And while you're at it, bring back the transparency and accountability as well.
The local soapie that was president Jacob Zuma's State of the Nation Address (SONA) aired almost a week ago and the nation - in fact, the world - is still talking about it. That is the power of bad news.
The now well-known cellphone jamming scene kicked off the episode, staged in Parliament last Thursday, as melodically familiar chants of "bring back the signal" rang out.
It is this scene, which has earned Zuma and National Assembly speaker Baleka Mbete crates of rotten tomatoes, that has the nation questioning government's transparency and accountability.
Number One has been bestowed conflicting nominations - for his role as a "broken man presiding over a broken society" and "honourable president, targeted by an evil cockroach that must be protected at all costs, illegal or not".
After vehement denial and feigning of ignorance around the technology that was employed in the house to effectively censor coverage of the SONA last week, the powers that be changed their tune, laying the blame on those darn cellphone signal gremlins.
Luckily, the gremlins must have been of the not-so-tough variety, because they were quickly scared off just after Mbete sent the secretary to investigate the mysterious case of the absent cellphone signal.
Yesterday during the SONA debate, the speaker changed her tack again, alluding vaguely to a certain state security agency being behind the cellphone jamming device.
At the same time, Mbete absolved Parliament of having any part to play in the cellphone jamming episode. And she delivered a credible performance. I mean, it's not like the complete absence of telecommunications during the most historic address of the year would be something Parliamentary representatives would have easily cottoned on to, had it not been for the persistent chanting from the audience.
SONA has quickly gone from being the country's annual opening of Parliament address focusing on the political and socio-economic state of the nation, to being a special kind of embarrassing.
Just as an aside - and in government's defence - the Zuma administration is not the first to try get away with blocking cellphone signals to gratify its own purposes at the expense of citizens of democracy.
Sixty-year-old US vigilante Jason Humphreys used a cellphone jammer too, to prevent motorists along his daily commute from speaking on their cellphones. The difference is, he got away with it for a good couple of years.
Humphreys was finally arrested last year, after having kept a cellphone jammer he purchased in his vehicle with him, every day for two years.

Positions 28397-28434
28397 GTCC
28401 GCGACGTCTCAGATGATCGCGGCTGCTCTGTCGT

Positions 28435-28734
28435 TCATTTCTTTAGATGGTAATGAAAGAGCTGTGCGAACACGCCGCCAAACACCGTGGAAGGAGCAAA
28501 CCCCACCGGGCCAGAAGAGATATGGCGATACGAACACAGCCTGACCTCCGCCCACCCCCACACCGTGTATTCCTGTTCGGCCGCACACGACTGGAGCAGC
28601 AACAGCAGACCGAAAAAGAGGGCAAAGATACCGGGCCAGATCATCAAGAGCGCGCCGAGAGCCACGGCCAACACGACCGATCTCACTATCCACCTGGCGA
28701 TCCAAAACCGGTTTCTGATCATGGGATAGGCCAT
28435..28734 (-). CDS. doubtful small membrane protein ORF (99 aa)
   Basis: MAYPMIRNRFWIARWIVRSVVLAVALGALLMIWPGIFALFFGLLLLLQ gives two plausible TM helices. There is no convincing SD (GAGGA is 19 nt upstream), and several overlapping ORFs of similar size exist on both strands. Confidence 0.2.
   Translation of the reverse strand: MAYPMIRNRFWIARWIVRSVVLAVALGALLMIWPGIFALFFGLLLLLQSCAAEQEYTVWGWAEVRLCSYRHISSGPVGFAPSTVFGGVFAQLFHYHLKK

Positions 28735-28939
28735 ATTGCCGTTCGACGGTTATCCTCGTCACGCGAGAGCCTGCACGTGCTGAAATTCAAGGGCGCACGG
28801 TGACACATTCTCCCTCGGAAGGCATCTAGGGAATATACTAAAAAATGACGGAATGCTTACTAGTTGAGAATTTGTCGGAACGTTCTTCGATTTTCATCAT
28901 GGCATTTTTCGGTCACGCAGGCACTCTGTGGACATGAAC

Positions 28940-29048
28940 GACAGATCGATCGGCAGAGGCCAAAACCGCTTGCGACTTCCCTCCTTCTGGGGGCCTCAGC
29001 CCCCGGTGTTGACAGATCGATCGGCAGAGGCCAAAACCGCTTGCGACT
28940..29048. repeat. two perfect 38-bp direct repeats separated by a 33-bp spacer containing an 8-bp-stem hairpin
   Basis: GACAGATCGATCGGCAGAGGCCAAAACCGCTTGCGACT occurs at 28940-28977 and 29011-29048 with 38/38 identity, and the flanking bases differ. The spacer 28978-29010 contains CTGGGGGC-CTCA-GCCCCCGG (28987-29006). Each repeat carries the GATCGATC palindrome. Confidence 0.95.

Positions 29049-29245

And apparently he would have gotten away with it for longer, had it not been for a local carrier noticing something was messing with its towers and notifying the national telecoms authority, sparking an investigation.
The American vigilante jammer was slapped with a $48 000 fine.
Unluckily for government, it would have had to get up pretty early in the morning to pull the wool over the South African media's eyes.
In our government's case, a Parliamentary probe into the then alleged use of cellphone jamming equipment soon got under way - despite ministers insisting the lack of telecoms was nothing more than a "technical glitch" - while the Democratic Alliance demanded the Independent Communications Authority of SA (ICASA) conduct a probe of its own.
I suspect ICASA's disapproval will remain mere criticism - at least until the matter is swept under the same carpet many of Zuma's other dust bunnies call home.
ICASA has noted the use of such blocking equipment by any bodies other than SA's national security cluster departments was illegal. This was first made clear as day by the Findings and Conclusions Document on the Enquiry into Mobile Telephone Blocking Devices policy in 2002.
The authority repeated this view in 2011 and - in case anyone missed it - echoed it again in 2012.
But I suspect ICASA's disapproval will remain mere criticism - at least until the matter is swept under the same carpet many of Zuma's other dust bunnies call home.
Our deputy minister of telecoms and postal services, Hlengiwe Mkhize, has already done her bit to dispose of the debacle, by creating a clever diversion. Yesterday, Mkhize linked the Parliament cellphone signal jamming episode to apartheid, saying it "made us to reflect about our challenges of inequity, poverty, unemployment and access" (sic).
Another dazzling impromptu performance, deserving of a nomination in itself.
I'm not buying any of it though. Whether it was to some degree a measure aimed at protecting the president and not targeted at muzzling the media - as Mbete claims - or not, the fact remains that the employment of a cellphone jammer amounts to censorship. Illegal censorship. Declared as such by our self-same government over 10 years ago.
What has in the past been suggested - but never this blatantly shown - as press censorship, was confirmed at SONA 2015.